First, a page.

The main feature of urticaria is raised skin lesions that appear pale to pink to erythematous and most commonly are intensely pruritic (see Figure 2). These lesions range from a few millimeters to several centimeters in size and may coalesce.
Characteristically, evanescent old lesions resolve, and new ones develop over 24 hours, usually without scarring. Scratching generally worsens dermatographism, with new urticaria produced over the scratched area. Any area of the body may be involved.
The lesions of early urticaria may vary in size and blanch when pressure is applied. An individual hive may last minutes or up to 24 hours and may reoccur intermittently on various sites on the body for an unspecified period of time.1,6
Other dermatologic conditions may be mistaken for chronic urticaria. Common rashes that may mimic it include anaphylaxis, atopic dermatitis, medication allergy or fixed drug eruption, ACE inhibitor–related angioedema, mastocytosis, contact dermatitis, autoimmune thyroid disease, bullous pemphigoid, and dermatitis herpetiformis.
Patients should be encouraged to bring pictures of the rash to the office visit, since the rash may have waned at the time of the visit and diagnosis based on the patient’s description alone can be challenging. Most rashes in the differential can be identified or eliminated through a careful history and complete physical exam. When necessary, serologic testing and skin punch biopsies can elucidate and confirm the diagnosis.
History and physical examination
The medical history is the most important part of the evaluation of a patient with urticaria. The information that should be elicited and documented during the history is shown in Table 2.
A general comprehensive physical exam should be undertaken and the findings carefully documented. As noted, it can be helpful for patients to bring in pictures of the rash if the lesions wax and wane. It is also important to assess whether the urticarial lesions blanch when palpated, since this is a characteristic feature of acute and chronic urticarial lesions (but not of those with an autoimmune, cholinergic, or vasculitic cause). Thus, blanching of the wheal is a key finding on physical exam to discriminate between possible causes.8 Lesions pigmented with purpuric areas that scar or last longer than 24 hours suggest urticarial vasculitis; other features that distinguish urticarial vasculitis from chronic urticaria are listed in Table 3.2
Although there is no consensus regarding appropriate laboratory testing, the following tests should be considered for patients with chronic urticaria after completion of a thorough history and physical exam: complete blood count (CBC) with differential; erythrocyte sedimentation rate (ESR) and/or C-reactive protein (CRP); chemistry panel and hepatic panel; and thyroid-stimulating hormone, antimicrosomal antibodies, and antithyroglobulin antibodies measurements.7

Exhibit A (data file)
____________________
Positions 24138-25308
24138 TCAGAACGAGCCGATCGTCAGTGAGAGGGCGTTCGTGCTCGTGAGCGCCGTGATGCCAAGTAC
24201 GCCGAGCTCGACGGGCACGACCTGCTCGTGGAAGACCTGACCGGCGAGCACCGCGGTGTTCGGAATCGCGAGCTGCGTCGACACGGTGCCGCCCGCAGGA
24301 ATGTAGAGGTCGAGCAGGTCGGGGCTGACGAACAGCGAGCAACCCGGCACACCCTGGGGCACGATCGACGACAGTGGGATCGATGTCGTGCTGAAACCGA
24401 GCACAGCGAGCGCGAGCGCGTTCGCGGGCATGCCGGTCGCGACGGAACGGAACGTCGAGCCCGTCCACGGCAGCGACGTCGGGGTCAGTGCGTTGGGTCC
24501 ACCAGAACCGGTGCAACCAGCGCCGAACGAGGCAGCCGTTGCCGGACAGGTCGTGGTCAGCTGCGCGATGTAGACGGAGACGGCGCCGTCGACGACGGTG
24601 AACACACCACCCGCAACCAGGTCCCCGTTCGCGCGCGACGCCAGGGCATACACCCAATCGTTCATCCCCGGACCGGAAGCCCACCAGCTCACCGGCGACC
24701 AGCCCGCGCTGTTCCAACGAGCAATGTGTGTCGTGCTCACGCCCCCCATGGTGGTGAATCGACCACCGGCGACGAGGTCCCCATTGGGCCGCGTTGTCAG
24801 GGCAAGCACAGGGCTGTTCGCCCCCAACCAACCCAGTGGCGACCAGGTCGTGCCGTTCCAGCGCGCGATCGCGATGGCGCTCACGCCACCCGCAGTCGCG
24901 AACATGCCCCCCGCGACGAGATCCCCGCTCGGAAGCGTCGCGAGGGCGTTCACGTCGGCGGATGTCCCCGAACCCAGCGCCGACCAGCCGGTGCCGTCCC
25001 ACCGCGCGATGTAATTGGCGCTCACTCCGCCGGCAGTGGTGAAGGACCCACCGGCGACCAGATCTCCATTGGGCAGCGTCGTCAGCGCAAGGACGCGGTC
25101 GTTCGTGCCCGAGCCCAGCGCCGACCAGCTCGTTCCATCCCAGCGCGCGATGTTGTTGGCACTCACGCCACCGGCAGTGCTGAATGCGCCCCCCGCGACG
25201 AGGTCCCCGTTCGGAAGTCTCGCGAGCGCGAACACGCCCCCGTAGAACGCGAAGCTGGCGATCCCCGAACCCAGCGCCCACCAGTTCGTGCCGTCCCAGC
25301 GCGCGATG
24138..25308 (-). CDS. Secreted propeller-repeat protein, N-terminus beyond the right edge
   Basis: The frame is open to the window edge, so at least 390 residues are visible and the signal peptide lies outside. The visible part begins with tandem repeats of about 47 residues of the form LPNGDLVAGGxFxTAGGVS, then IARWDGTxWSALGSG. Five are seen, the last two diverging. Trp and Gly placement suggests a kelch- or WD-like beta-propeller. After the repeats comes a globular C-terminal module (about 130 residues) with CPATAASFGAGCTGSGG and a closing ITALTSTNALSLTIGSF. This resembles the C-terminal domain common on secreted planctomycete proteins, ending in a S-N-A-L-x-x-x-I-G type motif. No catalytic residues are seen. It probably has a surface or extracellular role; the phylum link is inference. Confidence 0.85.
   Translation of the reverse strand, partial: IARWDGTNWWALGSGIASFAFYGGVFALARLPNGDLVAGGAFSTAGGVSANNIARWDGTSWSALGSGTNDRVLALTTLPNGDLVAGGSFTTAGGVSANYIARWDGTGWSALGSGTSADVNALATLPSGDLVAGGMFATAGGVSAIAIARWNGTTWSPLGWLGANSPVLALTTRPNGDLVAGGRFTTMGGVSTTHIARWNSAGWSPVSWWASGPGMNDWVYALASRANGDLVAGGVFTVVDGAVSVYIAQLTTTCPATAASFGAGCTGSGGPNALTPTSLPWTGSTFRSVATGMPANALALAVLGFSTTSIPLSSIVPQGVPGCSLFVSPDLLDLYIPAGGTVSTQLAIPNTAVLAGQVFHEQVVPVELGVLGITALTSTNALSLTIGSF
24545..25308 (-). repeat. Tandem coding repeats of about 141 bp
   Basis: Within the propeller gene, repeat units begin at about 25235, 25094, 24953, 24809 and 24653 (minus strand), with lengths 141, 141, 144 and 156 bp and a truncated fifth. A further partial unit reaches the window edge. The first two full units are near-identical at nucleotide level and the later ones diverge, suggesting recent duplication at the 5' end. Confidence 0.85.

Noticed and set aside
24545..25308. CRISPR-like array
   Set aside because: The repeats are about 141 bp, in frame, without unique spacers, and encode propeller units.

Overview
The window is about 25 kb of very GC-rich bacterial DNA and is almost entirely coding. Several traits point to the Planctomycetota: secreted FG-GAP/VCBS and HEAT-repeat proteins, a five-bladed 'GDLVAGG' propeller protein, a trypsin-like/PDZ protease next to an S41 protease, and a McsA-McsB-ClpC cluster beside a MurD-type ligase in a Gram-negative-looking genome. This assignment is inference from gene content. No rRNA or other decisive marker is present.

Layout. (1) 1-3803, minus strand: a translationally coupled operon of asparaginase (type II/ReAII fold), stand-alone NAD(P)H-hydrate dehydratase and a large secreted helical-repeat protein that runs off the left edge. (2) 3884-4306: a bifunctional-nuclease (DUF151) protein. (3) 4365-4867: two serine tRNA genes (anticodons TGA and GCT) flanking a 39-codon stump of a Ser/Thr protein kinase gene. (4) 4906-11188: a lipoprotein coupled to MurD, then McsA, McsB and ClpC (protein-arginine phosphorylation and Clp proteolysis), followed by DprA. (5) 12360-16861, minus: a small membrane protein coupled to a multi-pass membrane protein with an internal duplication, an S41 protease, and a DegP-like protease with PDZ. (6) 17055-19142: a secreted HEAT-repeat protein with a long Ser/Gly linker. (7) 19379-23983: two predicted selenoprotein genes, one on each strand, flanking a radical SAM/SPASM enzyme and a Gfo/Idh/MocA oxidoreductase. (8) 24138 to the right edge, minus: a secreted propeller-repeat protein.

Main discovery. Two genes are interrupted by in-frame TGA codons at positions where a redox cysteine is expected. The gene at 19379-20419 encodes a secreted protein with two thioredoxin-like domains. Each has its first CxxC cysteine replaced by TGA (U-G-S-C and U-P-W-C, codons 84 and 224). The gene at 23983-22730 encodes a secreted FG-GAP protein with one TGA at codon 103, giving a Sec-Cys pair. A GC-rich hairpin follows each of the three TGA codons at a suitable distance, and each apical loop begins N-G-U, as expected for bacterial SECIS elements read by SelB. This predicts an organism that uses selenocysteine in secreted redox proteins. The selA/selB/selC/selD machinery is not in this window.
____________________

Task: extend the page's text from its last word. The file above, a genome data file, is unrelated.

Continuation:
While the CBC is usually within normal limits, if eosinophilia is present, a workup for an atopic disorder or parasitic infection should be considered. If the ESR/CRP results are positive, consider ordering a larger antinuclear antibody (ANA) panel. Note: The utility of performing these tests routinely for chronic urticaria patients is unclear, as studies have demonstrated that results are usually normal. But it is important to order the appropriate tests to help you rule in or out a likely diagnosis.
Additional testing may be indicated by non-IgE or possible autoimmune findings on the history and/or physical exam. This can include a functional autoantibody assay (for autoantibodies to the high-affinity IgE receptor [FcR1]); complement analysis (eg, C3, C4, CH50), especially when concerned about hereditary angioedema; stool analysis for ova and parasites; Helicobacter pylori workup (there is limited experimental evidence to recommend this, however); hepatitis B and C workup; chest radiograph and/or other imaging studies; ANA panel; rheumatoid factor; cryoglobulin levels; skin biopsy; and urinalysis.7
Local urticaria can occur following contact with allergens via an IgE-mediated mechanism. If an allergen is suspected as a possible trigger, serologic testing to assess allergen-specific IgE levels that may be contributing to the urticaria can be performed in a primary care setting. The specific IgE levels most commonly assessed are for the endemic outdoor aeroallergens (eg, pets [cat, dog], dust mites); measurement of food-specific IgE levels can be ordered if a specific allergy is a concern. Allergy skin prick testing for immediate hypersensitivity and a physical challenge test are usually performed in an allergy office by board-certified allergists.
Skin biopsy should be done on all lesions concerning for urticarial vasculitis (see Table 4).2 Biopsy is also important if the hives are painful rather than pruritic, as this may suggest a different cause. The clinician should consider more detailed lab testing and skin biopsy if urticaria does not respond to therapy as anticipated. Also, specific lab testing may be required screening for certain planned medical therapies (eg, glucose-6-phosphate dehydrogenase enzyme deficiency screening before dapsone or hydroxychloroquine therapy).3